According to CDC, sepsis kills about 270,000 Americans each year. The condition results from an immune system response to infection which can cause serious tissue damage that may lead to organ failure and death.
Patients with sepsis in hospital emergency department, intensive care units and other hospital settings could be identified sooner if doctors were able to use diagnostic tests based on machine-learning algorithms. To accomplish this goal, HHS is going to work with Beckman Coulter Diagnostics https://beckmancoulter.com of Brea California to develop the needed tools.
The Biomedical Advanced Research and Development Authority (BARDA)T https://www.phe.gov/about/barda within the Division of Research Innovation and Ventures (DRIVe), https://drive.hhs.gov and part of the HHS Office of the Assistant Secretary for Preparedness and Response https://www.phe.gov, is going to provide an initial $1.25 million for development of the machine learning algorithm under a cost sharing contract with Beckman Coulter.
BARDA DRIVe may provide an additional $6.5 million over four years under the cost sharing agreement to support advanced research and development and validate regulatory approval of the novel algorithm-based diagnostic.
This project is part of BARDA DRIVe’s “Solving Sepsis” program which aims to reduce the incidence, mortality, and costs associated with sepsis by using a systems approach in key strategic areas for sepsis which includes developing diagnostics to address sepsis earlier while the patient is receiving care.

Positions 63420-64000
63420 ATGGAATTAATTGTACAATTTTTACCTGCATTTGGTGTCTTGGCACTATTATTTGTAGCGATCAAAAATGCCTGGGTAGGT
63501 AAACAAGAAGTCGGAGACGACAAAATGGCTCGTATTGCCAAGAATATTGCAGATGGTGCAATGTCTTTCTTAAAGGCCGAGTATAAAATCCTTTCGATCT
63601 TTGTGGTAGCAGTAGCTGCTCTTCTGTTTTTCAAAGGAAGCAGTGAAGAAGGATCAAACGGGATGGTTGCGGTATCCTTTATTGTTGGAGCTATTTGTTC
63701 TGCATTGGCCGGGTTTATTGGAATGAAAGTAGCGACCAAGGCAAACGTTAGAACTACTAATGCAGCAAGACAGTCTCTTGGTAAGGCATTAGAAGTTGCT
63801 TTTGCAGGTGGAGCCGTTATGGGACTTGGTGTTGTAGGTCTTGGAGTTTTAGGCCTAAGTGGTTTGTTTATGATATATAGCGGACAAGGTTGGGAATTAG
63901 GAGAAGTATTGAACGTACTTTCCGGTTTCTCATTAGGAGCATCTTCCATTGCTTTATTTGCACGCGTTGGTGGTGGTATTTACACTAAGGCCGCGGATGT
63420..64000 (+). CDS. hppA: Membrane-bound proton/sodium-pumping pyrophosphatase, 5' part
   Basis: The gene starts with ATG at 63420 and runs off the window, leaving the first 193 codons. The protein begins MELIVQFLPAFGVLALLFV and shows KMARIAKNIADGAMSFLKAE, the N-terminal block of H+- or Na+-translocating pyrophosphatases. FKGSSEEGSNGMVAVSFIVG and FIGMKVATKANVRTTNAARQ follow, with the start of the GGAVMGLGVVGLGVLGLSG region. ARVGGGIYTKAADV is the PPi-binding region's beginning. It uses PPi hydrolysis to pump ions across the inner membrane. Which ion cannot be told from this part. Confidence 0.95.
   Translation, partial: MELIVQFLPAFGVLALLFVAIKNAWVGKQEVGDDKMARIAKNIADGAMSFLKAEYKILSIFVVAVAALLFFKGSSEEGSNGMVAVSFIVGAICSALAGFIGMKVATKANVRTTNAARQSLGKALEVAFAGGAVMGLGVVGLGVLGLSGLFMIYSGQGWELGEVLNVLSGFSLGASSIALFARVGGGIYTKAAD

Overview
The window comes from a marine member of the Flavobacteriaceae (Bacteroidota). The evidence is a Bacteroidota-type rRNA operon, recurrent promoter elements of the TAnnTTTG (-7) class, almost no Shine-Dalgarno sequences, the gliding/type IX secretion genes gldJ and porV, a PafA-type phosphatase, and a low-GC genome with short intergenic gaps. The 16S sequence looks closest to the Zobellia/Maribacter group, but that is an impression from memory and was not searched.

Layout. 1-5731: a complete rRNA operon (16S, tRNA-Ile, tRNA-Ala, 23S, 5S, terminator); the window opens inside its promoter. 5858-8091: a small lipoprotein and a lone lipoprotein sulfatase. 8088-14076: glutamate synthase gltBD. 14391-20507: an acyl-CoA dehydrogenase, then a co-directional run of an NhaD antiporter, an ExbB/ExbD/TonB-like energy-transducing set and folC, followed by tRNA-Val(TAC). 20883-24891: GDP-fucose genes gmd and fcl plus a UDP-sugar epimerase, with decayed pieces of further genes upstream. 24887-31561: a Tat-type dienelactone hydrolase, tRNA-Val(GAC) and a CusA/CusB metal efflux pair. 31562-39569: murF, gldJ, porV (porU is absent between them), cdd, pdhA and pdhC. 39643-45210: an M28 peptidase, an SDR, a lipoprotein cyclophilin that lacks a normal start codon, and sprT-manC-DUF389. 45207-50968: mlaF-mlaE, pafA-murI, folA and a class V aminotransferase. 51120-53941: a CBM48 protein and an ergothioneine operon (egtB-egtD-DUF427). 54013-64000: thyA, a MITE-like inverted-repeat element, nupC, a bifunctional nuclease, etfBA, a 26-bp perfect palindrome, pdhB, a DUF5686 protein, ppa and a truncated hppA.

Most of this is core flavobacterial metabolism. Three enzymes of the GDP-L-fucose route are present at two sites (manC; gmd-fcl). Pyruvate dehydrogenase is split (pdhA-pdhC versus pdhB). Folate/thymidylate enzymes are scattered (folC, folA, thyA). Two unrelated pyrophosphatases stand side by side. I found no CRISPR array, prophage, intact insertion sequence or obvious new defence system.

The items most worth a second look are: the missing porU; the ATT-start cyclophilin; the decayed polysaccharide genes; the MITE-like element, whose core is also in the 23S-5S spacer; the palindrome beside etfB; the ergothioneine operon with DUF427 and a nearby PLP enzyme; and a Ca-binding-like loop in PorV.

The digital diagnostic solution combines clinical data from laboratory tests along with patient data obtained from EHRs to develop a predictive machine-based detection algorithm. This is expected to accurately detect sepsis early and improve patient outcomes as compared to current clinical practices which rely primarily on monitoring the patient’s vital signs and blood lactate levels.
Beckman Coulter will work with Dascena Inc. of Oakland, California to develop the machine-based sepsis detection algorithm. This solution builds on Beckman Coulter’s existing early sepsis indicator, that received FDA 510K clearance in April 2010 and then was integrated with Dascena’s InSight predictive algorithm for sepsis.
“The ability to improve specificity of diagnostic tools for the rapid detection of sepsis and then expand this capability to all hospital units and the emergency department through the use of EHR data and blood clinical chemistry, will greatly change the field,” said BARDA Director Rick Bright PhD.